Pumped for Programming: ‘Hour of Code’ Highlights the Need for Computer Science Education

Naomi Nix

Brooklyn, New York

The students sat in the library at Public School 15 in Red Hook on Wednesday, each staring intently at a MacBook as they waited to learn how to animate their names on their computer screens.

First, the 17 kids, a mix of third- through fifth-graders, had to choose how to display their names—in bright-colored, squiggly bubble letters or bold, block print.

Then the fun began. Using programming software called Scratch, they began to code, dragging and dropping blocks with commands to make the letters move.

One girl made the “M” in her name expand and contract, getting bigger and then smaller like a pumping heart. A boy figured out how to make the “E” in his name travel upside down across the screen. One enterprising student engineered a basketball player moving around in the background, a conversation bubble coming out of his mouth saying “Hello.”

“This is kind of like teaching kids fractions and algebra,” said Gordon Smith, CEO of Codesters, a programing education company and partner in the P.S. 15 “Hour of Code” event. “You take these basic skills and you build on them.”

The school’s assembly was just one of hundreds of pep rallies, code-athons and other events taking place around the world to celebrate “Hour of Code,” a campaign that coincides with Computer Science Education Week to introduce students to computer programming and encourage computer science education.

Now in its third year, the campaign, organized by the nonprofit Code.org, has reached some 300 million students around the globe who have spent at least one hour learning the basics of computer science, according to the organization.

The kids at P.S. 15 may not have known it, but they had just taken a step toward learning some critical life skills. As the hiring market continues to shift toward those with advanced technological knowledge, advocates say, introducing youth to computer science will become increasingly important.

Rather than focusing on traditional careers, “We should instead prepare all students for the jobs of the future,” Code.org founder Hadi Partovi told TechCrunch. “An ‘Hour of Code’ doesn’t prepare a student for a job, but it opens their mind about what they could be when they grow up, and that can make all the difference.”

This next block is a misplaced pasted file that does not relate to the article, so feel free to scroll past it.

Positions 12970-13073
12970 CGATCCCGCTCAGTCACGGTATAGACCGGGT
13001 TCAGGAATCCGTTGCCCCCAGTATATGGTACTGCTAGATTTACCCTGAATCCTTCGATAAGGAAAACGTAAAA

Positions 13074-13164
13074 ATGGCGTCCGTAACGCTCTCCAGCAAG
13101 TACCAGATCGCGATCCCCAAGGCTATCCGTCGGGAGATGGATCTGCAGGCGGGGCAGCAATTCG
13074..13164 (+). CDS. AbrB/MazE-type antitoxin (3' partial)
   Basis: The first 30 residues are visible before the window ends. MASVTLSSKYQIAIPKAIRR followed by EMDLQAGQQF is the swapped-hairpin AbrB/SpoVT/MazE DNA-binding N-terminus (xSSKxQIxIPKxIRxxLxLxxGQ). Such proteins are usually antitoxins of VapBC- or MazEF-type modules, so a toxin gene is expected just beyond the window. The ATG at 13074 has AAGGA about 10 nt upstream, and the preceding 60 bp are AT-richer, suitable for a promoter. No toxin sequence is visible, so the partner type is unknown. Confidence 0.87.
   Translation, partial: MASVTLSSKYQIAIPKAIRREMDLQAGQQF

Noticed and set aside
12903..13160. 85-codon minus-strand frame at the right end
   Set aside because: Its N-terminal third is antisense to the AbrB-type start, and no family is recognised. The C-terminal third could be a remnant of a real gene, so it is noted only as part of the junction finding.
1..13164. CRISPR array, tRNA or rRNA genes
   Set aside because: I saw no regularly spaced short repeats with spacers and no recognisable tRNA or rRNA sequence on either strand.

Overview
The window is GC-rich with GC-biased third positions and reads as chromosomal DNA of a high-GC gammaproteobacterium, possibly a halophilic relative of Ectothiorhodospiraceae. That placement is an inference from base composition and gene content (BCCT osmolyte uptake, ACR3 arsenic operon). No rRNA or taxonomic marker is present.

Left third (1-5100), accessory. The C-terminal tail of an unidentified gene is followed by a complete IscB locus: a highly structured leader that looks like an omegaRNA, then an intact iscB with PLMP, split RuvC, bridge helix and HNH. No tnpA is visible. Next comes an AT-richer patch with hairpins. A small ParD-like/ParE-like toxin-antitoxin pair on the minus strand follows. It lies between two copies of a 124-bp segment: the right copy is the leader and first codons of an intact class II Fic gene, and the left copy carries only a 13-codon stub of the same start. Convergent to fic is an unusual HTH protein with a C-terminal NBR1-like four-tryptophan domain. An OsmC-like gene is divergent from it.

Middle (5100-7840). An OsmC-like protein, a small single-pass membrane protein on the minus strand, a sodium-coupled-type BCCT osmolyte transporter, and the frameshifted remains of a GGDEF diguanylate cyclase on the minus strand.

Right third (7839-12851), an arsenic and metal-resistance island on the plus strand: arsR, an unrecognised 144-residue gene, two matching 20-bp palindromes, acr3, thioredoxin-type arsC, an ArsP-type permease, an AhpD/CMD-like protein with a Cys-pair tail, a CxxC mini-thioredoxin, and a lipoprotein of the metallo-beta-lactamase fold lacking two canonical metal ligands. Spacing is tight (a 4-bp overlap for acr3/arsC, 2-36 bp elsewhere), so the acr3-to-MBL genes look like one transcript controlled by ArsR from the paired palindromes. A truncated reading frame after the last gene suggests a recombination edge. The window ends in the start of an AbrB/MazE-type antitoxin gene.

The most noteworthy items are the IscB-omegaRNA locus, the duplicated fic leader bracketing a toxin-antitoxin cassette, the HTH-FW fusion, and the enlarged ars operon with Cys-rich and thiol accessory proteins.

However, growing from pep rallies and hour-long introductions to real, integrated computer coding or programming curriculums in the nation’s public schools has been a challenge. Only 33 states allow students to count computer science courses toward high school graduation, according to Code.org.

A survey released earlier this year by Google and Gallup showed that while 90 percent of parents in the United States think computer science education is a good use of school resources, only 40 percent of principals said their school offers a computer science class that teaches students coding or programming.

Black students were less likely than white students to attend schools with a dedicated computer science class and less likely to use a computer at home during the week, according to the research.

That problem has caught the attention of nonprofits, businesses and government leaders.

In 2014, the Obama administration promoted the “Hour of Code” campaign when President Obama wrote his own line of code with middle school students from New Jersey.

“Part of what we’re realizing is that we’re starting too late when it comes to making sure that our young people are familiar with not just how to play a video game, but how to create a video game,” Obama said.

This year, Secretary of Education John King visited West Warwick High School and the Providence Career and Technical Academy in Rhode Island, where Gov. Gina Raimondo has announced that she wants every school in the state to offer computer science classes by 2017.

“We as a country ought to be looking to build on what’s working and expanding those opportunities,” King told News 12.

Many schools, however, are far behind when it comes to getting students access to even the most basic computer equipment.

For example, Brooklyn’s Brownsville Collaborative Middle School, located in one of the borough’s poorest communities, is just beginning to offer computer science education. This year, a nonprofit called Digital Girl has been teaching coding to a handful of students during lunch, according to Principal Alison Bassell.

“The fun thing about it is, it’s a game,” said Alicia Santiago, a sixth-grader in the program. “Kids like competition.”

The school received a grant through Brooklyn Borough President Eric Adams’s office for 12 computers to create a lab for the students — but finding people to maintain the equipment has been a challenge. Bassell said that with more funding, she could expand opportunities for computer science education for the kids.

“Our students will be the future,” she said. “They will be driving the technology. Why not learn about it?”

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